Beloved is a novel about haunting; it is a novel about the human inability to move on from the past and how easily it can resurface We may try to move on but it never really leaves us And when the past is painful and full of blood it echoes for an eternity “You know as well as I do that people who die bad don’t stay in the ground” Enter Beloved daughter of Sethe a girl killed by her mother many years previous to escape the shackles of slavery Was it murder? Was it mercy? Was it both? I don’t have the answers though the past never stays dead The American slave trade can never be forgotten nor should it Although Beloved is the physical manifestation that is haunting her mother the reality is somewhat different It is her past; it is the injustice she faced and a decision she was forced to make that will never leave her Beloved is just the embodiment of it The novel flicks around in time moving forwards backwards and then returning the present Sometimes it’s mid chapter with no clearly defined shift A character’s mind will wonder returning to a time or place which helps to define who they are in the now Beloved is no light reading It is a demanding book The plot shifts around with little explanation point of views change randomly and uickly But again this is because the past never truly leaves us We may be in the present though our history will always haunt us And here America is being haunted by her dark past Tony Morrison’s prose is elouent and deals directly with psychological trauma It’s than physical scars and life wasted in servitude; it’s about what happens after The shackles may have been removed but each former slave will always feel them on their wrists biting into their skin They flock together building new communities out of those who experienced and are still experiencing the pain and hell slavery wrought them They do their best to carry on and make new lives though racial prejudice still remains And it will for many years But who are they now?There is also a sense of closeness of inexperience The world is a vast place but for former slaves for those born into slavery it is dauntingly huge Imagine spending your entire life in one enclosed space knowing but a small handful of people and then suddenly having the world made available to you You don’t know it You don’t understand it All you have ever known is forced labour and the slave master’s whip Where do you go? Where do you belong? Thus men like Paul D are forced to wonder with no real sense of belonging They go from town to town relationship to relationship without establishing a strong sense of identity or roots Pain permeates this narrative It oozes out of the characters and their sad experiences Morrison gets to the heart of the matter and she is uncompromising in her honesty Certainly not a novel to be missed though I was glad to finish it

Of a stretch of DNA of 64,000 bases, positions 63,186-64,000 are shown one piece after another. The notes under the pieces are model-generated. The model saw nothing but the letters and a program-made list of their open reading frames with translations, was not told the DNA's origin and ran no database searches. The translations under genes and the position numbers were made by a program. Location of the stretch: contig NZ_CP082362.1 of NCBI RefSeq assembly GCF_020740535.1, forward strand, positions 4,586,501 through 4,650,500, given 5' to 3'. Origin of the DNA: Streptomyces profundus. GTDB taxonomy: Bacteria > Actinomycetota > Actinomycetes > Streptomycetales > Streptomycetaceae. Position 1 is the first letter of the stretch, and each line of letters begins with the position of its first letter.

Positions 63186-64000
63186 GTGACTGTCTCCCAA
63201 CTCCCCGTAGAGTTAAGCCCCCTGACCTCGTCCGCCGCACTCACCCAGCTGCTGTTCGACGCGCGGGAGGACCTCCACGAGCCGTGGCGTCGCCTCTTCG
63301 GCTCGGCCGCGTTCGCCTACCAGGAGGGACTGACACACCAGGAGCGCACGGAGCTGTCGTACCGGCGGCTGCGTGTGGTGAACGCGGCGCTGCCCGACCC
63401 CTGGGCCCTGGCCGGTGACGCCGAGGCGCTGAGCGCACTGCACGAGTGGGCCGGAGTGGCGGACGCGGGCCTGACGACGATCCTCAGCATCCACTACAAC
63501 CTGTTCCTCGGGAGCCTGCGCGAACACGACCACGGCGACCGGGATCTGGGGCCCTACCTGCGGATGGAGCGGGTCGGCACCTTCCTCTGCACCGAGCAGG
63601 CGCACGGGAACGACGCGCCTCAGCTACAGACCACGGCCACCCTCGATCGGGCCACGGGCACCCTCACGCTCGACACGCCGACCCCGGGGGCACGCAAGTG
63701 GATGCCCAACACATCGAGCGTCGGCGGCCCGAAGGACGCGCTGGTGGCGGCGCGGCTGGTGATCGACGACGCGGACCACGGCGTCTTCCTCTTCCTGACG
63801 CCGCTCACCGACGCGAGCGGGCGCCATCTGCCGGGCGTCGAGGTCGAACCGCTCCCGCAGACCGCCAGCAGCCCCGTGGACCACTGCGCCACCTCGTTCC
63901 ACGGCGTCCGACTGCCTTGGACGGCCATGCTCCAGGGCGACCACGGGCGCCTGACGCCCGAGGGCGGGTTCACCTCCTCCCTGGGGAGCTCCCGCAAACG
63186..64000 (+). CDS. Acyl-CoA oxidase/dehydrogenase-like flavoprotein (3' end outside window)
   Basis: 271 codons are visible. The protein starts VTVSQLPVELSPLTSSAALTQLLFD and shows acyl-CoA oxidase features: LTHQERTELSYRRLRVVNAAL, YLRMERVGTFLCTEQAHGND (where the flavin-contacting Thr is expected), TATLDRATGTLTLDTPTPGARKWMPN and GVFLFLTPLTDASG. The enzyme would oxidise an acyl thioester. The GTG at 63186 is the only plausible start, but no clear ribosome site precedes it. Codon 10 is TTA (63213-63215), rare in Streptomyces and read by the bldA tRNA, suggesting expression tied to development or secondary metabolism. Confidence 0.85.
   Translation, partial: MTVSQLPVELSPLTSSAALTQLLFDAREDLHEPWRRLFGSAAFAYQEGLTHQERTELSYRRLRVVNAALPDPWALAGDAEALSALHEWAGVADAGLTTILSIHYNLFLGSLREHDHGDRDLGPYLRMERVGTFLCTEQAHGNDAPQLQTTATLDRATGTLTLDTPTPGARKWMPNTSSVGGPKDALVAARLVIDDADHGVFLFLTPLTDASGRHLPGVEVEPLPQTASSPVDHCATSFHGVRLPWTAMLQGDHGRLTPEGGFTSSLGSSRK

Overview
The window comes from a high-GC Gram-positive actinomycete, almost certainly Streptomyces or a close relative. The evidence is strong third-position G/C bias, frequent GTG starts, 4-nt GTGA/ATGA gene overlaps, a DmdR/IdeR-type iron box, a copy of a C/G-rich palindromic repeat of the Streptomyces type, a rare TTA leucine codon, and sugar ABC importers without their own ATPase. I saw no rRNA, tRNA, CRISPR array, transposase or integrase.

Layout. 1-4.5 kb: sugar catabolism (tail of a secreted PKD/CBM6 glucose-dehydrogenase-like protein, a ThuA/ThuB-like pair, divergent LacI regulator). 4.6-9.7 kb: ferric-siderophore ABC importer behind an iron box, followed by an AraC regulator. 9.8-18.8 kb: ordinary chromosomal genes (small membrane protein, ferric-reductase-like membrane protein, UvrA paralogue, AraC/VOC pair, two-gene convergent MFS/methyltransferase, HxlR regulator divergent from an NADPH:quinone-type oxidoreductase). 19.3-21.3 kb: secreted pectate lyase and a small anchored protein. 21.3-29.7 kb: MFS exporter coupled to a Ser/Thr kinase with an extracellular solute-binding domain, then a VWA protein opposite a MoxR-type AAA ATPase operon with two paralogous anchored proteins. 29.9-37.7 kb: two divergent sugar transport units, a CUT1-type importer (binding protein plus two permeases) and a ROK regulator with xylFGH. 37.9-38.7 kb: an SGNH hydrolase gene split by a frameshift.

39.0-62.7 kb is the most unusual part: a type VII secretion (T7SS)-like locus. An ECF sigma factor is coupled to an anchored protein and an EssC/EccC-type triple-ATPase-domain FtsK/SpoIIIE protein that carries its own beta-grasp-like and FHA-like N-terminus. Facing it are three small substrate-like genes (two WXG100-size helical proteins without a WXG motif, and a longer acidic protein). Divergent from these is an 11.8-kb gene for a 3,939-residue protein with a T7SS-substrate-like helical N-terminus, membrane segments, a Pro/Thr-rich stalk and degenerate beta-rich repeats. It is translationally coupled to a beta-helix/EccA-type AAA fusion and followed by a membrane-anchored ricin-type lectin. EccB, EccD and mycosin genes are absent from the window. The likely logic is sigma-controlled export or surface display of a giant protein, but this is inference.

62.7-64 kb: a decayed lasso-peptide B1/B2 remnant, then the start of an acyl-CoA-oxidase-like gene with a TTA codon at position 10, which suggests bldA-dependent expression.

10. Fabian Fabian says:

    It's been a while since I last was online according to this computer's calculations thirteen days ago since then I have finished the monumentally loved BelovedThe only way I can describe this sure classic is it's a mix between the most brilliant of Hawthorne his Scarlet Letter bears plenty of similarities to Beloved since it too deals with a time of intense persecution in this country; the roles women played at such historical crossroads; the ghosts of the burdensome past making cameos in the present; haunted house motifs galore and the secret history which comes back again and again the vibrant poetry of Maya AngelouThis was written in the 198 Hardly a long time ago it was analyzedembraced then as it is now for its hodgepodge of ghost story elements romance and historical biography Because slavery is such a muddy record in our books it is certain documents like these which help widen the scope significantly to include various POVs jumps in time that are truly significant to American Literature The book mirrors the psyche of a woman who chooses liberating death for her child rather than the awful clutch of slavery It decidedly marks a usually undocumented moment when ex slaves got something close to freedom and had to find out how to live survive or try to make way for the upcoming generation outside of slavery


Leave a Reply

Your email address will not be published. Required fields are marked *

Beloved[PDF / Epub] ☉ Beloved By Toni Morrison – Natus-physiotherapy.co.uk Komeasti hengittävä romaani äänestettiin New York Timesin yleisökyselyssä kuluneen neljännesvuosisadan parhaaksi amerikkalaiseksi romaaniksi Se on yhtä aikaa sekä hyvin kirjallinen ja kokeell Komeasti hengittävä romaani äänestettiin New York Timesin yleisökyselyssä kuluneen neljännesvuosisadan parhaaksi amerikkalaiseksi romaaniksi Se on yhtä aikaa sekä hyvin kirjallinen ja kokeellinen että hyvin tunteellinen ja konstailematon Loi Nobel kirjailijan maineen.